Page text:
A host of environmental factors have been posited as possible determinants of temporal patterns of agitation. Essentially, any environmental event that has a reliable temporal pattern can influence patient disruptive behaviors and produce temporally patterned agitation. The pattern reported by researchers of increased agitation for some dementia patients during both morning and evening time periods might be related to morning and evening care routines (e.g., dressing and bathing) conducted by staff at those times. Several researchers have reported higher frequencies of agitation during the three to five P.M. time period, which coincides with change-of-shift for nursing-home staff. It is thought that the increase in staff activity and general confusion during this time might be responsible for an increase in agitation for susceptible patients.
In summary, although there are sufficient data to suggest that some dementia patients display sundowning, the data are not sufficient to suggest that sundowning is a prevalent syndrome. A more accurate description is that agitation does show reliable temporal patterns in an unknown but marked number of dementia patients, particularly in nursing-home settings. These patterns have been related to both physiological (e.g., disruption of circadian rhythms) and environmental events that display temporal patterns and can influence the expression of agitation.
Discovering a reliable temporal pattern in a dementia patient’s display of agitation can be beneficial for treatment. For example, if agitation is linked with the dosing or scheduling of tranquilizing drugs, the dosage or scheduling can be changed so that agitation is less likely to occur. For residents who become particularly agitated during care routines, staff can be taught verbal and nonverbal communication skills that are less likely to affect a resident negatively, and consequently are less likely to result in agitation.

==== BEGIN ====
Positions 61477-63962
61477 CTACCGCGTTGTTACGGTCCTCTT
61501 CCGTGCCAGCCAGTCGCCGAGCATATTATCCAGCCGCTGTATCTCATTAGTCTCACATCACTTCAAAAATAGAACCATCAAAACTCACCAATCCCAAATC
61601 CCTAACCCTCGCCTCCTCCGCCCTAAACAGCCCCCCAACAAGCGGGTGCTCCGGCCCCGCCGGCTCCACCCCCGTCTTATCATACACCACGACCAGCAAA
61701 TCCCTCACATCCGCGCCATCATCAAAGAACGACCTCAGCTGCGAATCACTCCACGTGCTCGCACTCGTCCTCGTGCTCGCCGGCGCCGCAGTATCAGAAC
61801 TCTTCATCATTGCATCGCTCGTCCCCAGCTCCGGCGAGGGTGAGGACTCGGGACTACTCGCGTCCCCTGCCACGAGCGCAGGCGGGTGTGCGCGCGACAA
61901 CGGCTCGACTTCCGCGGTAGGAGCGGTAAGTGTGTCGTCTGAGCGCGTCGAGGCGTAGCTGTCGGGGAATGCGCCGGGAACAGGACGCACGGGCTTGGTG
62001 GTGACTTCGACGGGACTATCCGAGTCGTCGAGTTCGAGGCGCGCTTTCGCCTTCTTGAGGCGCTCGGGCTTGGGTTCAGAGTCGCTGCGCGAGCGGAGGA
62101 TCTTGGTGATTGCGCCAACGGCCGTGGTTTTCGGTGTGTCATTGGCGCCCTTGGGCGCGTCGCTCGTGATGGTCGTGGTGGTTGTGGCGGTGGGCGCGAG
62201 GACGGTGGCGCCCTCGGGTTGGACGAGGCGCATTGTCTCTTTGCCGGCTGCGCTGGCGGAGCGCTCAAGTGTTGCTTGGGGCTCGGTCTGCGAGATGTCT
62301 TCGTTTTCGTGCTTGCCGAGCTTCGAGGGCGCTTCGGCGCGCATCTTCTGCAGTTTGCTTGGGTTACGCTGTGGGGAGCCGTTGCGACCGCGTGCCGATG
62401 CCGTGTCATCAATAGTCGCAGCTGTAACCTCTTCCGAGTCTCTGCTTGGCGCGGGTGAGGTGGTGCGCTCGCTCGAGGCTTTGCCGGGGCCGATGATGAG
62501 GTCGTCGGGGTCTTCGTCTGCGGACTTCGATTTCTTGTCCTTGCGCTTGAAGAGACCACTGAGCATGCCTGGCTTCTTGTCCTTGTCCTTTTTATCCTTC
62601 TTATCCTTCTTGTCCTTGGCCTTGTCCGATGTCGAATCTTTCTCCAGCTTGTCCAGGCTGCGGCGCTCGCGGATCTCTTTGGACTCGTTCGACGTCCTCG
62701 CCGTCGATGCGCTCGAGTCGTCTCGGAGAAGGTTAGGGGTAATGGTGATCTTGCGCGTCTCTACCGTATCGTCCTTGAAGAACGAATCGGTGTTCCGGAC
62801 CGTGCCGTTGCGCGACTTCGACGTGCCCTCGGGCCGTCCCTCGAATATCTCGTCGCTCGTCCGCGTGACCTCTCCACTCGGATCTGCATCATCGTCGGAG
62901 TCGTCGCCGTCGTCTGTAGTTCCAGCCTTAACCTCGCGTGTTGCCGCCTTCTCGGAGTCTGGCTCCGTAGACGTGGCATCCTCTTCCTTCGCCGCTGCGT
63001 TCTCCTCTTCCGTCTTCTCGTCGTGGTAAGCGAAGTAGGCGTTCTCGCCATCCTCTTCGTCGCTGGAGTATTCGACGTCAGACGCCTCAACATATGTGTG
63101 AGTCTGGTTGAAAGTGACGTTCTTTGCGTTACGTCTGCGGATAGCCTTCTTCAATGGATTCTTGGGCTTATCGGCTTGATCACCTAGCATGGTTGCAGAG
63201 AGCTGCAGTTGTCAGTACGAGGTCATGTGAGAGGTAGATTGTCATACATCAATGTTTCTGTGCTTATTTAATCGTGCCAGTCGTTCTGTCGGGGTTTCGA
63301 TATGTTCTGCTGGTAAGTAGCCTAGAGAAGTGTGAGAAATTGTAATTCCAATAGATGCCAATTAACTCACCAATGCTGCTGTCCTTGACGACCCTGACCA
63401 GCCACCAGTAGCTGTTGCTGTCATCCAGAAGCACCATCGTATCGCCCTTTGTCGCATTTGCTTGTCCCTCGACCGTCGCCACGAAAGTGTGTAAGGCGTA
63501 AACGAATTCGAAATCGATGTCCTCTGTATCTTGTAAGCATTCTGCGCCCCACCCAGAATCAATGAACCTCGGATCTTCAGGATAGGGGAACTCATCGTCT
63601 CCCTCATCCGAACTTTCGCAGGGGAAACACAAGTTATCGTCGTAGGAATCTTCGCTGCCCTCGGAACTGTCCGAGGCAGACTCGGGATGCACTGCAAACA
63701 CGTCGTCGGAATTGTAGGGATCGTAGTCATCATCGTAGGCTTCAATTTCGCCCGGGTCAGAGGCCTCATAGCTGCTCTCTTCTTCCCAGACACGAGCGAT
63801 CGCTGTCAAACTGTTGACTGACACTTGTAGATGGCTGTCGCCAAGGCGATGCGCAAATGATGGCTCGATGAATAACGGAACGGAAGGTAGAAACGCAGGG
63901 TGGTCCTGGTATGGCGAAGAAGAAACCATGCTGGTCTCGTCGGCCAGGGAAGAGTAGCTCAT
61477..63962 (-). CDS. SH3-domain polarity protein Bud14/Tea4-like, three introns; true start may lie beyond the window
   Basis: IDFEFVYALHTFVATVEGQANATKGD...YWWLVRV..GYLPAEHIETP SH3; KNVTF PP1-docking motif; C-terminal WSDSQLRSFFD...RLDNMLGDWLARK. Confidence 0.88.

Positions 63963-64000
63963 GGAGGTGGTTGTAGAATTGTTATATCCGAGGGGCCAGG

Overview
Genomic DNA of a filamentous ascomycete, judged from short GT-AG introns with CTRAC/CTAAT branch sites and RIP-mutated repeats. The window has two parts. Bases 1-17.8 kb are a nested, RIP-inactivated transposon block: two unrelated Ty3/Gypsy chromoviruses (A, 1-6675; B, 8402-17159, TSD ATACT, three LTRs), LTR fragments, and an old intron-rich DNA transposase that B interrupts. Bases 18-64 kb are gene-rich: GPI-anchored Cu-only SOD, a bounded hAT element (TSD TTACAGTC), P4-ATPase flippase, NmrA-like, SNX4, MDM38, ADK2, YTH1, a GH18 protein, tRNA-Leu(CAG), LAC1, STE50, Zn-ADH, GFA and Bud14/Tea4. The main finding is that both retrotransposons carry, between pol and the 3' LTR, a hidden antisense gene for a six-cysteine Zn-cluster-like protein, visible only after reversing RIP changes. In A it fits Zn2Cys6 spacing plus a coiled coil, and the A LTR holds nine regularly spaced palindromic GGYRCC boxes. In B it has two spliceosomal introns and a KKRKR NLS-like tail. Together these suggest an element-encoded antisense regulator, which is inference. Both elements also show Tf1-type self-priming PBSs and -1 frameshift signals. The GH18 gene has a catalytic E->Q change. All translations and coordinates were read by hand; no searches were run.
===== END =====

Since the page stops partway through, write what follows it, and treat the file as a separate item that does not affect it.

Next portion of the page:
LOUIS D. BURGIO RACHEL RODRIGUEZ
See also DEMENTIA.
BLIWISE, D. L. ‘‘What is Sundowning?’’ Journal of the American Geriatrics Society 42, no. 9 (1994): 1009–1011.
EVANS, L. K. ‘‘Sundown Syndrome in Institutionalized Elderly.’’ Journal of the American Geriatrics Society 35, no. 2 (1987): 101–108.
GALLAGHER-THOMPSON, D.; BROOKS, J. O. I.; BLIWISE, D.; LEADER, J.; and YESAVAGE, J. A. ‘‘The Relations among Caregiver Stress, ‘‘Sundowning’’ Symptoms, and Cognitive Decline in Alzheimer’s Disease.’’ Journal of the American Geriatrics Society 40, no. 8 (1992): 807–810.
TAYLOR, J. L.; FRIEDMAN, L.; SHEIKH, J.; and YESAVAGE, J. A. ‘‘Assessment and Management of ‘Sundowning’ Phenomena.’’ Seminars in Clinical Neuropsychiatry 2, no. 2 (1997): 113–122.